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2 separate prophy appointments for patient with sensitivity

I have a patient that has extreme thermal and tactile sensitivity but has great probing depths. She qualifies for just a prophy but needs to be anesthetized. Therefore, we do 1/2 mouth one visit and the other half another visit. What insurance code would we use to bill this out as?

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2 Answers

I asked one of my Today’s RDH Advisory Board Members, Andrew Johnston, RDH, to chip in on this answer. I’ll start with Andrew’s thoughts:
First of all, I would suggest using fluoride varnish at the beginning of the appointment; it’s super messy, but effective. While anesthetizing is an option, it’s not always practical and doesn’t satisfy the reason that the patient needs to be anesthetized in the first place, for which is usually dentinal hypersensitivity. Cetacaine and 20% benzocaine do a great job of anesthetizing gingival tissue, but this sounds like it’s something different. I have found a great deal of success in applying fluoride varnish first, at about an 80% success rate. Another suggestion is to make sure that your scaling technique is proper. Using American Eagle XP instruments require a lighter stroke, so I would consider investing in them for that purpose.
Now to address the coding issue. The insurance companies will not reimburse for two of the 1110 codes. They are considered to be ‘complete’ codes; similar to the 4910 PM code. Both codes are considered to be the full-mouth cleaned to completion. So while you might be able to submit both, one will be rejected. One idea is to book the appointment for longer (80 minutes instead of 50), using fluoride varnish prior, and maybe only isolated local anesthesia. This, along with the use of the unspecified perio code for patient management to include additional use of anesthetics and adjunct services at a price that your office has pre-determined. This will not be covered by insurance and the patient should know they will need to pay out-of-pocket ahead of time.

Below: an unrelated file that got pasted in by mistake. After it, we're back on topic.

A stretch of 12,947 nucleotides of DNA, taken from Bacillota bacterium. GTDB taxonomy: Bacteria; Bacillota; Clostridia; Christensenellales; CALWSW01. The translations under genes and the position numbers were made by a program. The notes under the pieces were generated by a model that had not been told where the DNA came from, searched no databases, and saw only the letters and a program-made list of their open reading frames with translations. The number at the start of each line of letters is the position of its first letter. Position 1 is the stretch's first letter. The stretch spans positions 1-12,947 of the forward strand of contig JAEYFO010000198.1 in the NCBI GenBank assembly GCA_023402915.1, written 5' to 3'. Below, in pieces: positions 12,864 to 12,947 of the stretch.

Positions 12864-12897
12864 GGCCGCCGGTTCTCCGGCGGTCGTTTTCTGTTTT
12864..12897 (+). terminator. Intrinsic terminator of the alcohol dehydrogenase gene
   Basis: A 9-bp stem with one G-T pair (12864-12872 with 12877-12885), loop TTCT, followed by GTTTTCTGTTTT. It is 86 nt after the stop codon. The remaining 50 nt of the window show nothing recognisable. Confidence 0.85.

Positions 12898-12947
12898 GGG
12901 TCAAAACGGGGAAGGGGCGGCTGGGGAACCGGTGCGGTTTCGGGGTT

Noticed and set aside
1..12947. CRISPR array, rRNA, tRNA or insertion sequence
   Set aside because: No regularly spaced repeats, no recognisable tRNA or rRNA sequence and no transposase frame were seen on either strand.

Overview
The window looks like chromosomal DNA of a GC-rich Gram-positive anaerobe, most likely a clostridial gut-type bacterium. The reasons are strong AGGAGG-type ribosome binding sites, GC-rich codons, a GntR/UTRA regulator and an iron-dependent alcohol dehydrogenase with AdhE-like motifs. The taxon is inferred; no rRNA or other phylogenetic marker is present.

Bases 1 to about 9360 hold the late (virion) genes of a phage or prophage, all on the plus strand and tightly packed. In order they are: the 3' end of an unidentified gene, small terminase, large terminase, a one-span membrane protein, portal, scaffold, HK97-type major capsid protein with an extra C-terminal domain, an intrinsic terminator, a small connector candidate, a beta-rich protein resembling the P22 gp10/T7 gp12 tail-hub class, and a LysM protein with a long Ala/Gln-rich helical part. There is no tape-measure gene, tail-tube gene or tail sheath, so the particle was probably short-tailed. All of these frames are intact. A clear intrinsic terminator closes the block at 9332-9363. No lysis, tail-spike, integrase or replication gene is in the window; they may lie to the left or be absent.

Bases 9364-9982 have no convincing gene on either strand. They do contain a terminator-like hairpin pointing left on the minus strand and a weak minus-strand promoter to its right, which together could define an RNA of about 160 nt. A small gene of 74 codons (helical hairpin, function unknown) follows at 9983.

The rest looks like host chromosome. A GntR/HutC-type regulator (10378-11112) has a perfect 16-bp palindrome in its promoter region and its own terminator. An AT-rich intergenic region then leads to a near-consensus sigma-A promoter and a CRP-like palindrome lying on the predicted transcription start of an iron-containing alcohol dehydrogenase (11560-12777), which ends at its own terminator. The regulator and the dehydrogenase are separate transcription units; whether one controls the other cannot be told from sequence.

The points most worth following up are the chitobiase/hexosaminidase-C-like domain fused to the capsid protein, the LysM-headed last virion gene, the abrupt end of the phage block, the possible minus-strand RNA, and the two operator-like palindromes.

If you really feel you need two appointments, you have a couple of options. You can either tell your patient that due to the complexity of the situation, they can have the insurance pay for the first appointment and then the patient can pay out of pocket for the second appointment, or they can use the unspecified perio code for the second appointment and charge a lesser rate. I would advise that a detailed conversation is had with the dentist/owner to see what they prefer of these two options. Knowing that it is going to take time away from the hygiene production schedule, the dentist will need to be compensated in some way for this so that they aren’t losing money for that hour. Don’t forget the second appointment should not be nearly as long as the first appointment, and the first appointment shouldn’t be nearly as long as your normal recare appointments because you’re only doing half of the mouth. But do try to use fluoride varnish first and see if that works. Of course, document everything you do!
In addition to Andrew’s suggestion of applying fluoride varnish first, you can also try polishing first with a desensitizer like Colgate Sensitive Pro-Relief Desensitizing Paste. If the sensitivity is caused by recession, using a product like Tokuyama Sheild Force Plus (light-cured, resin-based desensitizer) on the exposed areas can relieve the patient’s sensitivity immediately.
Regarding scaling technique, I agree with Andrew in that using AEI XP instruments is a good idea due to less force needed to scale effectively. If you don’t use AEI XP, make sure your instruments aren’t past their prime and dull (depending on many factors, instruments only have a lifespan of 9-18 months). If instruments are worn out and/or dull, it requires you to press harder when scaling and that’s neither comfortable for you or the patient. So make sure you assess your instruments.
The last thing I feel should be addressed is why this patient so sensitive in the first place? Is it due to recession, clenching, or grinding, all of these in combination, something else? I ask because making the patient comfortable while you are scaling is of utmost importance, however, I feel that finding the definitive cause and treating based on that, could provide much-needed relief for this patient. For instance, if clenching is the problem, assessments for airway issues and tongue ties, or occlusal guards, occlusal adjustments, among other treatment modalities could be of great value to this patient.
We kind of went down the rabbit hole on this answer, but I hope it all helps a bit!

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We charge out for a prophy or PM at the first visit and just continue the treatment the next visit.

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